Well, they all showed up on the same day. April 8. What a bunch of goofs.

April 8: Housefly Day. Not a ton of flies. Well, possibly a ton, but not a large number. These are the biggest, slowest, logiest bunch of fattycakes I’ve ever seen. They don’t even fly so much as they lumber. They remind me of the big-bellied prop planes that used to trudge across the sky over our house when I was little. You saw them coming and you had time to go inside for a popsicle before they were all the way done with going over your house. They came from National Airport, which was relatively close by. That’s the one that got renamed the Ronald Reagan Union-Busting Libertarian Assholes Airport, but by that time, the planes had a little more pep and we had a lot more confidence they weren’t going to plop into the back yard.

I have no idea what was keeping them in the air. The houseflies either. In fact I’ve been watching them, and they don’t all stay in the air. Some of them end up on the floor from sheer excess of avoirdupois. I coaxed three of them out the window already. You know how you open the window for a fly but it always goes buzzing off in the wrong direction? These guys just lifted off from the windowsill, I went to get a popsicle, and then I popped them on their fannies in mid-air and they bumbled their way out.

The larger house spiders are watching the flies warily and wondering if they’re well-marbled. Spiders are not known for hunting cooperatively but it wouldn’t be the worst idea in this case. Early humans could live off squirrels but if they banded together and took down a mastodon they were set for the winter. The smaller house spiders, meanwhile, are boarding up and latching the shutters. They assume mastodons are mostly aspirational anyway. You don’t want one falling on your house.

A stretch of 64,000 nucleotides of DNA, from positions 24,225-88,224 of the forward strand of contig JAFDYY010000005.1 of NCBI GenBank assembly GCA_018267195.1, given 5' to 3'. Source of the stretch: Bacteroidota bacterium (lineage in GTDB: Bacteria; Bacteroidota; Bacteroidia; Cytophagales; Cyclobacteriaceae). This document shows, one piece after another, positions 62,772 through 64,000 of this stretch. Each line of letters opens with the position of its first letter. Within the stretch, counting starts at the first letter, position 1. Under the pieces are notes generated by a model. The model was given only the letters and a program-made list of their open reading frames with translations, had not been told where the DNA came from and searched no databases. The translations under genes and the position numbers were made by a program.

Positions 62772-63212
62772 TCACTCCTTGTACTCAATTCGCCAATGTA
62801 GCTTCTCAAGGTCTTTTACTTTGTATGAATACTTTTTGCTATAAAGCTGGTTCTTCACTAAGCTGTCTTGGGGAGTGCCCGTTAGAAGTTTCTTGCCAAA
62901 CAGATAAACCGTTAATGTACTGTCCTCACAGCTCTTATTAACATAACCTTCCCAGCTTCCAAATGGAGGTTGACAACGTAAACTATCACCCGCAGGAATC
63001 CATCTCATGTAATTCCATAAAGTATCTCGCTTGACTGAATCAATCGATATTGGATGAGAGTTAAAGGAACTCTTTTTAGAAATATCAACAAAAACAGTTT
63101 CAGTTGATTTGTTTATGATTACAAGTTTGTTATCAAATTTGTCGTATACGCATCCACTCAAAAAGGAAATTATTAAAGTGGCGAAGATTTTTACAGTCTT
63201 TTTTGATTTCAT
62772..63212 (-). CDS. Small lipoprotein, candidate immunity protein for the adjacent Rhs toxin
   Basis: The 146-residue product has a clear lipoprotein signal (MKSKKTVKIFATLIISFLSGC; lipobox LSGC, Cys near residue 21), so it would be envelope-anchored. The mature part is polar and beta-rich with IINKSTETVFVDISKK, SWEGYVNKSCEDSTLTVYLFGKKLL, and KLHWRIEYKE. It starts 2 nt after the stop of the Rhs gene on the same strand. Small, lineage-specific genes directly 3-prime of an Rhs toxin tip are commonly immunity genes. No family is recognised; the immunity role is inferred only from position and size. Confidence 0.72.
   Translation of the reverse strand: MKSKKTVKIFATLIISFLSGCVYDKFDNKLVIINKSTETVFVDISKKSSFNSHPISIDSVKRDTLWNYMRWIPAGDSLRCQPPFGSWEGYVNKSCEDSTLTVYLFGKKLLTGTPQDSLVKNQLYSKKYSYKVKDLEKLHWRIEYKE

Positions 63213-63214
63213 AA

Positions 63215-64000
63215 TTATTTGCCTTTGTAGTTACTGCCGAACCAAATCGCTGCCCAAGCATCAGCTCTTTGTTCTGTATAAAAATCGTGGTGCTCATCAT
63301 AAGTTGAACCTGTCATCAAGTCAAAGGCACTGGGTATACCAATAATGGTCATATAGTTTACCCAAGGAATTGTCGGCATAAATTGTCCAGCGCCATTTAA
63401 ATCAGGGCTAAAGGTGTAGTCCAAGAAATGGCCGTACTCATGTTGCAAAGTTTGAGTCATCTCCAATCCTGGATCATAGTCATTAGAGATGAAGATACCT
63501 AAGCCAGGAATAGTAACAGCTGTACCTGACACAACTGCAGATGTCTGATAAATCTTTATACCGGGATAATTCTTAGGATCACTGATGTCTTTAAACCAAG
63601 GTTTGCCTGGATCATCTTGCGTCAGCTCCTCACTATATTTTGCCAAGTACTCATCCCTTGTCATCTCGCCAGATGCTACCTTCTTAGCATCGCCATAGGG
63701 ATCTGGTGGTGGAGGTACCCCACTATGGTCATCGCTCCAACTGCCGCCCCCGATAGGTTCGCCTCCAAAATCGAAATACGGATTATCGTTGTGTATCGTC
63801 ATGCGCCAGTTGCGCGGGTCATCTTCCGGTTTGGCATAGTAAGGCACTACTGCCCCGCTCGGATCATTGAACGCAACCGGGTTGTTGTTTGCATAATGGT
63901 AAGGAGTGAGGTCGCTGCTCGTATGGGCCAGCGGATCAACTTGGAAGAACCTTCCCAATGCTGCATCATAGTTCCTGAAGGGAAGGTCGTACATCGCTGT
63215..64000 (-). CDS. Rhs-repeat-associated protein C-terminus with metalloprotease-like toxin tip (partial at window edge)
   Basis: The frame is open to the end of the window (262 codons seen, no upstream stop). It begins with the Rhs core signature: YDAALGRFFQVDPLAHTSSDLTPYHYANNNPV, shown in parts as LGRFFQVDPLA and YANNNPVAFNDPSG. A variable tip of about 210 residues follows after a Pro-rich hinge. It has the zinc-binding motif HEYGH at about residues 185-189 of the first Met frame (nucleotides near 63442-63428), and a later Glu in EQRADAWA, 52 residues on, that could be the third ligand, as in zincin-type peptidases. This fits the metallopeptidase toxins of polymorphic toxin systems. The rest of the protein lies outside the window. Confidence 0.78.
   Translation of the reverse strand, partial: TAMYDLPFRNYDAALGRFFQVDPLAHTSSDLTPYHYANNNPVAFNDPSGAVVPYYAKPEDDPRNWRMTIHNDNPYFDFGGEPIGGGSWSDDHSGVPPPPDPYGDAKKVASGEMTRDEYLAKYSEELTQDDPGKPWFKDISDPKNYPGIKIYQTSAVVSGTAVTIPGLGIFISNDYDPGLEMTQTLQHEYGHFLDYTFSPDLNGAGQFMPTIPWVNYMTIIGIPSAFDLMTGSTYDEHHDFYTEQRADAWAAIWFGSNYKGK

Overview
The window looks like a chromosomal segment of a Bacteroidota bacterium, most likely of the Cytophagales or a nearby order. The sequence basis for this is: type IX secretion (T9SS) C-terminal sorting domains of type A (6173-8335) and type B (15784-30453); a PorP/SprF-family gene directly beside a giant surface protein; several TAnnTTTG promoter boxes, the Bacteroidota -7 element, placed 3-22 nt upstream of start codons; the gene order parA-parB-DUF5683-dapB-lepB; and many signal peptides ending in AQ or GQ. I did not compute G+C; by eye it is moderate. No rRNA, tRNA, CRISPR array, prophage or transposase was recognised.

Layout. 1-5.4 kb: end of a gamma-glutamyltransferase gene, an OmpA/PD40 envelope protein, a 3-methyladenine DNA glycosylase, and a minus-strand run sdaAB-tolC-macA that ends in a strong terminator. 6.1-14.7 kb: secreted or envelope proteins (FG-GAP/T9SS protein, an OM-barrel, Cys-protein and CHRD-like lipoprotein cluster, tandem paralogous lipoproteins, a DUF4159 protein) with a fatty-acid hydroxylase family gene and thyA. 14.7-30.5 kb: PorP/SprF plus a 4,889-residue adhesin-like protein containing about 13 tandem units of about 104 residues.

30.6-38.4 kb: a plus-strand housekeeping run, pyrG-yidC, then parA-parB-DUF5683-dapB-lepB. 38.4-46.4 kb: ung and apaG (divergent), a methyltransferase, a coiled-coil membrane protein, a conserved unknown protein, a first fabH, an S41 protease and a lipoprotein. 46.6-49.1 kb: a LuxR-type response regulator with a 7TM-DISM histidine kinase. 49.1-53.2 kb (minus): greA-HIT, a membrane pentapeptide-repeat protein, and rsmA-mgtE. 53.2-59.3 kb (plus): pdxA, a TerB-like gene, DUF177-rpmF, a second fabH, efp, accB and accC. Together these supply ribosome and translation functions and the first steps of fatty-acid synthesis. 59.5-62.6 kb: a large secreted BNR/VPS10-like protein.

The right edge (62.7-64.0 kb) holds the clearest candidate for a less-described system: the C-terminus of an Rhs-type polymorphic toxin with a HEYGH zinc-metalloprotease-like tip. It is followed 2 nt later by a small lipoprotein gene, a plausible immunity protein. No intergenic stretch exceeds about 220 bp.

I figure this was a single hatch, since they showed up all at once. The maggots had to be the size of pinto beans. I don’t know how they got in. This is why people used to think flies were spontaneously generated from meat. You’d have a lovely piece of meat and then out of nowhere it flang out maggots. It took people a remarkably long time to recognize that the maggots came from fly eggs, even though the experiments involved were simple. (Cover the meat.) It was just easier for them to imagine flies came out of nowhere. Isn’t that silly?

But we’re way smarter these days. I’ve been researching a lot of typing on the internet, and it’s perfectly obvious that my flies came from Bill Gates. Bill Gates is a multi-billionaire who keeps trying to do good works with some of his money, which most of us agree is highly suspicious. He has already been caught trying to depopulate the world using his dastardly vaccines, and now, with the coronavirus, the word on the street is he’s working on a vaccine that essentially implants a microchip in the unfortunate recipients so that he can control everyone. You can see the potential for big mischief here, if you’re paying attention at all. The odder the conspiracy theory, after all, the more likely it is to be true, because the best conspirators are known to be very sneaky by nature. As lots of typists on the internet are saying, Wake up.

So I’m sure that’s what the deal is with my flies. Bill Gates developed them. Clearly, they’re drones. They’re spying on us every minute. Somewhere Bill is sitting in a lavish bunker watching video footage from my flies and I have half a mind (this helps) to show him my big white fanny. But I won’t. He’s just wily enough to have snuck in a real decoy fly, and I don’t want to get into a personal maggot situation.